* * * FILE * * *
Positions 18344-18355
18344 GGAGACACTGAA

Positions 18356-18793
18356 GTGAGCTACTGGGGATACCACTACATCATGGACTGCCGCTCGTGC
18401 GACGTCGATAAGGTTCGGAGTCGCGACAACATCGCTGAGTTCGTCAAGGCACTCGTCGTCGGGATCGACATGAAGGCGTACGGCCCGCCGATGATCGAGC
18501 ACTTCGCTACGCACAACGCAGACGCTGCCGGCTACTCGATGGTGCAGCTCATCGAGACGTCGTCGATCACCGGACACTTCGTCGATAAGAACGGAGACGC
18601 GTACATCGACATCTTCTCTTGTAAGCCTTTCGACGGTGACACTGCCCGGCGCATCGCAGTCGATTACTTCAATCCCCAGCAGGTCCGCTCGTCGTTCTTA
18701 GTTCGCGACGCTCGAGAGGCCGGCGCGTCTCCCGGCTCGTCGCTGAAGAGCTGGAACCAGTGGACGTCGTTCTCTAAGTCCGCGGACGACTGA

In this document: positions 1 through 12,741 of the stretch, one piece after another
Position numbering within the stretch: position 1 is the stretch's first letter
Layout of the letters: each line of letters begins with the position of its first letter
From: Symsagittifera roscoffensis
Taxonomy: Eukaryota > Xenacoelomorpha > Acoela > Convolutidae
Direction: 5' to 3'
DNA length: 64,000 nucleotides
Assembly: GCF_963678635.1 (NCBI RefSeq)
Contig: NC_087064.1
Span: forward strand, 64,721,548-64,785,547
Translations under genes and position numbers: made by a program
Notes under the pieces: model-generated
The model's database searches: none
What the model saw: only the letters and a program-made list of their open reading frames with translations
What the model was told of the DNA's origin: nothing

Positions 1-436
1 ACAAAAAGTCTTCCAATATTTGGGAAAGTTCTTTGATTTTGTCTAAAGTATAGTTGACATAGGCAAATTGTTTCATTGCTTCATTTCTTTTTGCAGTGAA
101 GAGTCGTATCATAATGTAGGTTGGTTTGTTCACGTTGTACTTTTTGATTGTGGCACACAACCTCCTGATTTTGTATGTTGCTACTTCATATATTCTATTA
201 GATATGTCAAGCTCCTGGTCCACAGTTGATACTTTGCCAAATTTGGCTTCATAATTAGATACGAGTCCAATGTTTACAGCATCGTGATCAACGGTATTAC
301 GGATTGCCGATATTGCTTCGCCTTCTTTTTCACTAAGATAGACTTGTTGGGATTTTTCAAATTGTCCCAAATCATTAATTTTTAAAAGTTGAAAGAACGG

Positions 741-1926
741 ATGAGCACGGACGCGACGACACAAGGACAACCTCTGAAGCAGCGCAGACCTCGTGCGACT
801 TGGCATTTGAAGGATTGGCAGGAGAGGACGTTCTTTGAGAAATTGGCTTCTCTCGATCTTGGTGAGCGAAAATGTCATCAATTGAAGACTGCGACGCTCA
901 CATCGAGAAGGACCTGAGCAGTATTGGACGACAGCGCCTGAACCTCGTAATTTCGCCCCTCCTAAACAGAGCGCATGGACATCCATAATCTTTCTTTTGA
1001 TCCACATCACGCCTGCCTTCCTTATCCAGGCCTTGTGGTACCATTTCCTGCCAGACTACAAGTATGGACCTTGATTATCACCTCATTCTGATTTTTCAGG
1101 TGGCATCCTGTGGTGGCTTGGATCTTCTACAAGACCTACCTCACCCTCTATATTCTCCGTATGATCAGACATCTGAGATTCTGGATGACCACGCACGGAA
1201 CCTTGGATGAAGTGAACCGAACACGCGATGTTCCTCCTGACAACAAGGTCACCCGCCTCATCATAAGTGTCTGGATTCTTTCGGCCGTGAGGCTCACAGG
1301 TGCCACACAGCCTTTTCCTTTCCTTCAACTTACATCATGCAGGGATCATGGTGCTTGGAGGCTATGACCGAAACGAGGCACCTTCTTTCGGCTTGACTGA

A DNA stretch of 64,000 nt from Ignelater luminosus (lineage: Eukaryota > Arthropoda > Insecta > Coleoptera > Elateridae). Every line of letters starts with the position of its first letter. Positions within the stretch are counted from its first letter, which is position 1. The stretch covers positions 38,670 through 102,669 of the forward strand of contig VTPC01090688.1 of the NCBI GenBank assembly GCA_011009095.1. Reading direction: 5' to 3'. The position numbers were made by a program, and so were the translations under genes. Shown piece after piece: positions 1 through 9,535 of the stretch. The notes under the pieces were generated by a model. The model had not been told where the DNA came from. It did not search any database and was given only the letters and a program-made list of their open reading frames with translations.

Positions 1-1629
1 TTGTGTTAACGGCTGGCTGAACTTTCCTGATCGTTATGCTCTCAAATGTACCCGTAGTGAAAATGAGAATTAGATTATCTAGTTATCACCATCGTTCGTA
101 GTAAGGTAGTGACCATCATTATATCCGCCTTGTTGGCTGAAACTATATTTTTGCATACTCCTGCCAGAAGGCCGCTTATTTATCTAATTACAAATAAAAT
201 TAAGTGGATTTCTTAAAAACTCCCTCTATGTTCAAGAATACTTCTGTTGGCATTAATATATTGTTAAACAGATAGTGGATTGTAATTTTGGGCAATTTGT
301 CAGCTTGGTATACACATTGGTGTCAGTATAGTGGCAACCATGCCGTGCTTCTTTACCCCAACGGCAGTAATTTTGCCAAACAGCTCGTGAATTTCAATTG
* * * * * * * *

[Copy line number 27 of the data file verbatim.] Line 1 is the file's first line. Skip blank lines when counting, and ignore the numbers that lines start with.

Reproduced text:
201 GATATGTCAAGCTCCTGGTCCACAGTTGATACTTTGCCAAATTTGGCTTCATAATTAGATACGAGTCCAATGTTTACAGCATCGTGATCAACGGTATTAC